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For France, Gaddafi’s Demise Worth Mali’s

The breakup of Mali is a price Western powers are willing to pay for removing Gaddafi.

After the beginning of the War on Terror and the practical annihilation of Al Qaeda assets in Afghanistan, few expected militant Salafism to rise again. But simple ideas are the most resilient and Obama bin Laden’s legacy resurged in Yemen and the Maghreb. The locales are indicative of the most peripheral rural populations being the most vulnerable to extreme militancy.

With this in mind, the Americans devised the concept of “ungoverned spaces” and financed the Pan Sahel Initiative in the aftermath of the September 11, 2001 terrorist attacks aimed at training local regimes and their armed forces as well as installing surveillance mechanisms for the region. The aim was to prevent groups such as Groupe Salafiste pour la Prédication et le Combat (GSPC) from being allowed unchecked use of the Sahara and Sahel regions for sanctuary. This initiative was first and foremost prescient — the GSPC shifting into Al Qaeda in Islamic Maghreb in 2007 — but for the most part successful as no regime was ever subverted or threatened in a meaningful way by extremists. On the other hand, by no means was this initiative ambitious enough to eradicate the same groups.

The United States have seen its prerogatives being facilitated by essentially Morocco and Tunisia.

France, in its turn, exercises considerable influence in Burkina-Faso, Chad, Côte d’Ivoire, Mali and Morocco and wields significant regional power through a network of interests inherited from the French colonial empire designated as Françafrique.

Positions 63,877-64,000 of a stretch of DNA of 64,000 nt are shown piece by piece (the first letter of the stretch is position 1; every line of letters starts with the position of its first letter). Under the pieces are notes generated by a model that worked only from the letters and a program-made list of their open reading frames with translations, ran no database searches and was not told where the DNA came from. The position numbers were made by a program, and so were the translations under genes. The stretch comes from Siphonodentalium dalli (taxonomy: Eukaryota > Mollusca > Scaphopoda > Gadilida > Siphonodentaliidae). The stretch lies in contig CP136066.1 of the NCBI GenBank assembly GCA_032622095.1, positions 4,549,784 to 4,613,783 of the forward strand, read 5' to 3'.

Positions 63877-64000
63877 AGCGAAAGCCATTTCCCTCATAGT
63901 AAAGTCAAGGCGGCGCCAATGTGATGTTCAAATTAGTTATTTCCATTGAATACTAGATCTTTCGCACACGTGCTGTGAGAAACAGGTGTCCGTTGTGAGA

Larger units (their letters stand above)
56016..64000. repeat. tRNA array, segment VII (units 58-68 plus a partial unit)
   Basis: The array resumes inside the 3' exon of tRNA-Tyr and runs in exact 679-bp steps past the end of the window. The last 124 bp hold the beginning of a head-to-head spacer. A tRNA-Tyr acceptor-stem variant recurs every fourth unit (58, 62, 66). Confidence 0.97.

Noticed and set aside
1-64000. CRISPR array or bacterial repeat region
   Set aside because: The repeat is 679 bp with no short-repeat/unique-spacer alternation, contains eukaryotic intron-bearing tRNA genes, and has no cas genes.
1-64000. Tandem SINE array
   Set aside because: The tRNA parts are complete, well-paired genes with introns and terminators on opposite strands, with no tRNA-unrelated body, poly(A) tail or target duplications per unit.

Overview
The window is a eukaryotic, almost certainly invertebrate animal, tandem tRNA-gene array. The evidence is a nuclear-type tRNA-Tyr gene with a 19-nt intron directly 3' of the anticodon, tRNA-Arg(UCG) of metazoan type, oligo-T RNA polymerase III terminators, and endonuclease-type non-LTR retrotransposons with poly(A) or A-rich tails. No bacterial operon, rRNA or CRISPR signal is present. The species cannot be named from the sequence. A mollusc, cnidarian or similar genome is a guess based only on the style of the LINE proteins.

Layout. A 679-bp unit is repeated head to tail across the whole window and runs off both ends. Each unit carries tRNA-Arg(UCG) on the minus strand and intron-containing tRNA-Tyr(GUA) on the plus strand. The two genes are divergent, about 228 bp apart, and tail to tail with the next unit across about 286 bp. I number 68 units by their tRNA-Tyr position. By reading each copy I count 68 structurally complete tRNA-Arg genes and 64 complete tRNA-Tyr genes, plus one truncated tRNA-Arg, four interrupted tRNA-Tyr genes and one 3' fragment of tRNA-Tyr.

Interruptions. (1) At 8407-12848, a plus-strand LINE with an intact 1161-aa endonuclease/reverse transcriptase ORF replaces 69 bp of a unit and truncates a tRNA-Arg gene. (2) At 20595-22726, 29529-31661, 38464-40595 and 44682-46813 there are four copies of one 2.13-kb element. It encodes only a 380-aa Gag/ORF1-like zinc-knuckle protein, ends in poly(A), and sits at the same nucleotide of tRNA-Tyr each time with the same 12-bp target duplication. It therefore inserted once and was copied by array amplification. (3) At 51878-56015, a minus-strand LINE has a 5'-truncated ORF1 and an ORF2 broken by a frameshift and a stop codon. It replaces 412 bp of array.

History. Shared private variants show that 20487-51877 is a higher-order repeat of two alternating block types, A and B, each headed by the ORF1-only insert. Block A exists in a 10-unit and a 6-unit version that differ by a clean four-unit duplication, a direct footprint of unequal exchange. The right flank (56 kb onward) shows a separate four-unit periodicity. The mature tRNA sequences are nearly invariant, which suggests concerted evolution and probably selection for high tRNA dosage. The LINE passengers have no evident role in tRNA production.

China and Russia certainly enjoy the same benefits as for example Libya from spoiling Western influence but their game is different as they stand to gain more by replacing Western external patrons in the Maghreb and West Africa.

Unlike Libya, Iran or Venezuela, whose actions are almost entirely ideological and revisionist, Beijing and Moscow have legitimate interests in seeing the Americans and Europeans weakened in the region since they have markets and products to offer as alternatives. The two are rivals to the West whereas the anti-Westerners are purely gratuitous spoilers. This is why China and Russia have been known to cooperate closely with such regional hegemons as Algeria, given that a more independent Maghreb would most certainly still rely on external partners but not so much as to warrant intervention from those partners — unsuitable for China and Russia which are too distant to be able to offer it.

Regional underdogs, on the other hand, prefer external interventionists to regional rivals since allegiance to outsiders is perceived as preferable to submission to regional insiders.

Libya has not succeeded in ridding Françafrique from France but it has succeeded in undermining French influence. By working in parallel with such forces as Iran and Venezuela, Muammar Gaddafi’s regime offered an alternative to France and the West. In countries as Mauritania, it was not enough to do away with French and Western interests altogether but by enjoying more independence, countries in West Africa are able to lessen their reliance on the West and negotiate from a position of enhanced strength.

The effort against desert dwelling jihadists therefore is seen positively in the West but suspiciously in the East and with ambivalence in the region itself. Libya was a sponsor of likeminded movements and terrorist organizations throughout the Cold War but after 1989, it realized that it needed Western investment and that the groups which it sponsored were too radical and utopian to ever offer a credible governance alternative. Moreover, these movements were so radical they would turn on the hands that fed them. Gaddafi struggled with his own jihadists foes even before September 11.

Why then the Libyan regime change? France essentially did in Libya what Germany and Austria had done in the Western Balkans: it enlisted American idealism in the prosecution of national interests. By moving against Gaddafi, the French were able to rid Françafrique of a dangerous regional influence that threatened their military bases and the euro pegged CFA franc. Gaddafi’s Libya had for years sponsored armed groups and political elites across French-speaking Africa and with him gone, so would his influence. Libyan involvement in Chad, Mali, Mauritania, Niger and Sudan was eliminated in one swoop.